When we add up the hours spent watching television, playing video games or surfing the Internet, it appears that children spend more screen time than on school benches. For the age group between 1 year and 6 years, the digital consumption has tripled since 2011, going from 2 hours to more than 6 hours per week.
Faced with this situation, most parents are worried about the effects of these uses. The invasive presence of screens in the home has also become one of the major sources of tension in the relationship between parents and children. Hungry for advice limit screen time which they consider too important, parents are nevertheless faced with contradictions that are difficult to circumvent: they themselves spend an average of 4 hours a day reading their emails, browsing the news feed of their social networks and watching series in streaming.
This management of screen time is coupled with doubts and deep concerns fueled by the nature of the digital content consulted by their children. More generally, parents are exposed to a deep sense of loss of authority insofar as knowledge transmission models are revisited in the digital yardstick; teenagers often prove to be more competent than their parents to understand the new uses of virtual goods.
However, the deleterious effects of screens on children are widely documented in the academic literature: impacts on physical and mental health (loss of sleep, excess weight, difficulty concentrating, etc.), on school performance and on interpersonal relationships. On the other hand, their consequences for parents are rather overlooked, whereas they generate stress, poor self-esteem and loss of confidence in their personal effectiveness as educators, responsible for the well-being and future of their children.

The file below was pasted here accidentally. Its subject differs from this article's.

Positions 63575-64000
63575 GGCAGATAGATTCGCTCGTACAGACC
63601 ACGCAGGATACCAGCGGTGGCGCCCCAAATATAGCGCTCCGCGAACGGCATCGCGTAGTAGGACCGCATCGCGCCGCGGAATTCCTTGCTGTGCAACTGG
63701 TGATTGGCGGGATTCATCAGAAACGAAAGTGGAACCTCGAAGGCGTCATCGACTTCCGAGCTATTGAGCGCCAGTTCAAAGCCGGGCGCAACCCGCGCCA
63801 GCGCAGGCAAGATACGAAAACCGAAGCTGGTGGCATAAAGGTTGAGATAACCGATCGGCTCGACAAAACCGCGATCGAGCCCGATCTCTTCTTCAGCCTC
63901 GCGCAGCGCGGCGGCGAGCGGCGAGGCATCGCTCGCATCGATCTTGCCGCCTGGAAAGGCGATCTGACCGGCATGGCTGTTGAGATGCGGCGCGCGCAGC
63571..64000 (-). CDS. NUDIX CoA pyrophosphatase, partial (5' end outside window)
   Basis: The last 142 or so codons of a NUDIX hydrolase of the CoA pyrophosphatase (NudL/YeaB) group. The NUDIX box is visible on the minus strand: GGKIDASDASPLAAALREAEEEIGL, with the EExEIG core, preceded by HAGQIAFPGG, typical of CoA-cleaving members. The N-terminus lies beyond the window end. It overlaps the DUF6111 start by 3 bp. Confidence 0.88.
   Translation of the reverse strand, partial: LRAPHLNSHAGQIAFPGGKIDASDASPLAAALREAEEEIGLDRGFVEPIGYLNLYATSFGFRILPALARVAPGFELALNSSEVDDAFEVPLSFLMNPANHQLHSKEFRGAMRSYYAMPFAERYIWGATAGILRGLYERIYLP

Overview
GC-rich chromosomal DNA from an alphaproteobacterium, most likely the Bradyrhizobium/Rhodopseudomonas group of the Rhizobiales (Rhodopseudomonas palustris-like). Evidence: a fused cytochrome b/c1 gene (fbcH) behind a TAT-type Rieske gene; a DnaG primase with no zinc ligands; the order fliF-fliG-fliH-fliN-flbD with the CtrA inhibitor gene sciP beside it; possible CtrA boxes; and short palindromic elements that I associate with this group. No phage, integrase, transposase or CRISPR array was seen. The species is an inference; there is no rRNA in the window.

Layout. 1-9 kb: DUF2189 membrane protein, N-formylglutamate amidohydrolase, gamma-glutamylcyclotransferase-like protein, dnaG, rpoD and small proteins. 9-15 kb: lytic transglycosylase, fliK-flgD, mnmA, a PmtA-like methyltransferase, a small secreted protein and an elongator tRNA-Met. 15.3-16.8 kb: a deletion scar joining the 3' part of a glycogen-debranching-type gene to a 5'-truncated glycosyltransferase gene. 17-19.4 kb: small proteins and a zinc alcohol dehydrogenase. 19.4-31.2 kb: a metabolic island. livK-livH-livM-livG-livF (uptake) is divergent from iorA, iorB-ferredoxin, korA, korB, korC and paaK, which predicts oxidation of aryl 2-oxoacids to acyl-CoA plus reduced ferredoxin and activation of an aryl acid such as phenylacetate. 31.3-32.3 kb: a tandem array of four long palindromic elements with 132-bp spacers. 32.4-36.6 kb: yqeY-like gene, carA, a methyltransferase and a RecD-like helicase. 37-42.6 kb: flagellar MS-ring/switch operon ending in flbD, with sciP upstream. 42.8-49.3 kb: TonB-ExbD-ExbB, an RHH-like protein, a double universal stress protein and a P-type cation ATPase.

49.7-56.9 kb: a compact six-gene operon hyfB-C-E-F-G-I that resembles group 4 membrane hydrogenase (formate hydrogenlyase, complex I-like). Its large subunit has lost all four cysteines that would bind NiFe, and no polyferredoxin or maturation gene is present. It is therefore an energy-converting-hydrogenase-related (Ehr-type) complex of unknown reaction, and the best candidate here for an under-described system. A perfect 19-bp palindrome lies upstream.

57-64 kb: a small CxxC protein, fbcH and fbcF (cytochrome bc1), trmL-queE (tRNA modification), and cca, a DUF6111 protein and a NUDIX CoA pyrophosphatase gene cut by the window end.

The issues of parental well-being
Focused primarily on the medical field, the wellness concept has extended to whole swathes of human existence, involving activities such as sport, leisure or even food. However, defining well-being is relatively complex.
Concretely, academic works in economics and positive psychology distinguish two approaches to well-being. Objective well-being focuses on quality of life. It is measured using indicators such as the poverty rate, level of education or health risks. Subjective well-being refers to each individual's evaluation of their own existence and translates into "feeling happy". Subjective well-being articulates a hedonic well-being and eudemonic:
The first fluctuates according to occasional experiences that generate pleasure and has three dimensions: the satisfaction felt by the individual in relation to his life, positive emotional feelings, such as pleasure, and the absence of negative feelings;
Eudaemonic well-being is deeper and more lasting, it is based on a commitment to meaningful activities for the individual, conducive to the acquisition of skills, to a good self-esteem and to the existence of social ties.
Within the domestic sphere, well-being is little investigated, even though the family is perceived by young people as a source of fulfillment and reinsurance. At the same time, the media relay this difficulty in being "a good parent" and point to the increasing complexity of the conditions for exercising parenthood within the home with the arrival of digital technology, undoubtedly legitimizing a rethinking of this parenthood through the welfare.
In order to ensure their well-being, parents have recourse to technological tools: parental control software, automatic storage of the child's online activities, protection of personal data. These devices are intended to protect their children in an automated way without having the feeling of having to turn into spies or bodyguards.